Pituitary dysfunction is a recognised, but potentially underdiagnosed complication of traumatic brain injury (TBI). Post-traumatic hypopituitarism (PTHP) can have major consequences for patients physically, psychologically, emotionally and socially, leading to reduced quality of life, depression and poor rehabilitation outcome. However, studies on the incidence of PTHP have yielded highly variable findings. The risk factors and pathophysiology of this condition are also not yet fully understood. There is currently no national consensus for the screening and detection of PTHP in patients with TBI, with practice likely varying significantly between centres. In view of this, a guidance development group consisting of expert clinicians involved in the care of patients with TBI, including neurosurgeons, neurologists, neurointensivists and endocrinologists, was convened to formulate national guidance with the aim of facilitating consistency and uniformity in the care of patients with TBI, and ensuring timely detection or exclusion of PTHP where appropriate. This article summarises the current literature on PTHP, and sets out guidance for the screening and management of pituitary dysfunction in adult patients with TBI. It is hoped that future research will lead to more definitive recommendations in the form of guidelines.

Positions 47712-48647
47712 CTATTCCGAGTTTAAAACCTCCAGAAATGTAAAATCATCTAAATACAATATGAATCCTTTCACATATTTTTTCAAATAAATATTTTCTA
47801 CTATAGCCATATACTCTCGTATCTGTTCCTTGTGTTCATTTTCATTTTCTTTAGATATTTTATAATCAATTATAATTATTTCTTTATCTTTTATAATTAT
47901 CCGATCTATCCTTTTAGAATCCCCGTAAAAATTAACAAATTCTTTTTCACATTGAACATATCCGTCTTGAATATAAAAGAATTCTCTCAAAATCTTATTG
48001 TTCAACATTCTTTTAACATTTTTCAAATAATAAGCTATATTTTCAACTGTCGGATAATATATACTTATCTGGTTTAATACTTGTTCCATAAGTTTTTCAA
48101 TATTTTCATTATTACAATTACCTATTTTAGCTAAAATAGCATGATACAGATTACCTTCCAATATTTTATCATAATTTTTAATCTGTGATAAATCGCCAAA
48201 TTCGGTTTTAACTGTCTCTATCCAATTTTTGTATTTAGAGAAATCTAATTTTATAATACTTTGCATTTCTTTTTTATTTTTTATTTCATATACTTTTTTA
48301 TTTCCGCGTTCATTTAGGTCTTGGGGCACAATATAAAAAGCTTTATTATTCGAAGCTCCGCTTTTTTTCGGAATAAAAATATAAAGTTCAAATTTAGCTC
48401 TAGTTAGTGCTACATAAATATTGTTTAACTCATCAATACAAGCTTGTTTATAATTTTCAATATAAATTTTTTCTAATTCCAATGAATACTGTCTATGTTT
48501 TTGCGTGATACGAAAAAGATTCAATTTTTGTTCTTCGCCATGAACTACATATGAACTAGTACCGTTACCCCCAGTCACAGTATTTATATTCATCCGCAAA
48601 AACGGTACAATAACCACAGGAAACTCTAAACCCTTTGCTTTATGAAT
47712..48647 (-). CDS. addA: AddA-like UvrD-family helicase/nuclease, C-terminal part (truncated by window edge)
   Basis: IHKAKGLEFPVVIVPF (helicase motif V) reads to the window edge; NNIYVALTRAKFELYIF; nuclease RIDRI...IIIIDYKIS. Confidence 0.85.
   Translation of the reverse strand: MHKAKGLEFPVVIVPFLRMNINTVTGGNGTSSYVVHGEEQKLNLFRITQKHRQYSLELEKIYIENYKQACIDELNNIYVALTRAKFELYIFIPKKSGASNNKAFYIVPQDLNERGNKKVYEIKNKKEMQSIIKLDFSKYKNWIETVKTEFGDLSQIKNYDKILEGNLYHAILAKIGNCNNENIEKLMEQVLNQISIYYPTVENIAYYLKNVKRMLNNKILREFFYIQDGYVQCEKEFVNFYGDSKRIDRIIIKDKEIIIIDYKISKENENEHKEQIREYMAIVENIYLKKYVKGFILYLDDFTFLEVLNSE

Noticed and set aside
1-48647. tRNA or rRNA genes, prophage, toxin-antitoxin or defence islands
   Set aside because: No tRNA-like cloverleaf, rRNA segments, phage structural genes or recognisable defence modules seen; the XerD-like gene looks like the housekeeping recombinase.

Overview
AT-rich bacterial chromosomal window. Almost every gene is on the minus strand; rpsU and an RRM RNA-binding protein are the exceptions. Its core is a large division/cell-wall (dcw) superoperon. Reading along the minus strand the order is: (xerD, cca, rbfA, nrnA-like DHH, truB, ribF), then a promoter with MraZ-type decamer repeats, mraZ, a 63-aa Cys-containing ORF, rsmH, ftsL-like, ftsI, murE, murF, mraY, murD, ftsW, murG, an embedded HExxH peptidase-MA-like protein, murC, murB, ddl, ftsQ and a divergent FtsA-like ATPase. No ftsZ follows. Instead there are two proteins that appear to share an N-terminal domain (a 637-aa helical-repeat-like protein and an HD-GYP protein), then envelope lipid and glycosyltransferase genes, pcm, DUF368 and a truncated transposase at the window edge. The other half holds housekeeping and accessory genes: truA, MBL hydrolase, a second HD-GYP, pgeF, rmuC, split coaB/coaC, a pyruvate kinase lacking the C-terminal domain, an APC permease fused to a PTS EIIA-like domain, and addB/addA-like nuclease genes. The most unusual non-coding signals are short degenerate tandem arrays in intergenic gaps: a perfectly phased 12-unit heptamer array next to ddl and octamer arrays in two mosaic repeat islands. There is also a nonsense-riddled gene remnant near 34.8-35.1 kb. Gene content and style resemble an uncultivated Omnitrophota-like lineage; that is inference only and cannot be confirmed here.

- traumatic brain injury
- pituitary dysfunction
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Contributors CLT, MG and PJH led this work. SAA, SEB, AB, AC, CF, APG, RG, DKM, HLS and AAT contributed ideas. CLT, MG and PJH wrote the paper.
Funding A Belli is supported by the NIHR Surgical Reconstruction and Microbiology Research Centre; AP Goldstone is supported by the UK Medical Research Council; M Gurnell is supported by the NIHR Cambridge Biomedical Research Centre (BRC); PJ Hutchinson is supported by a NIHR Research Professorship and the NIHR Cambridge BRC; DK Menon is supported by a NIHR Senior Investigator Award and the NIHR Cambridge BRC.
Competing interests None declared.
Provenance and peer review Not commissioned; externally peer reviewed.
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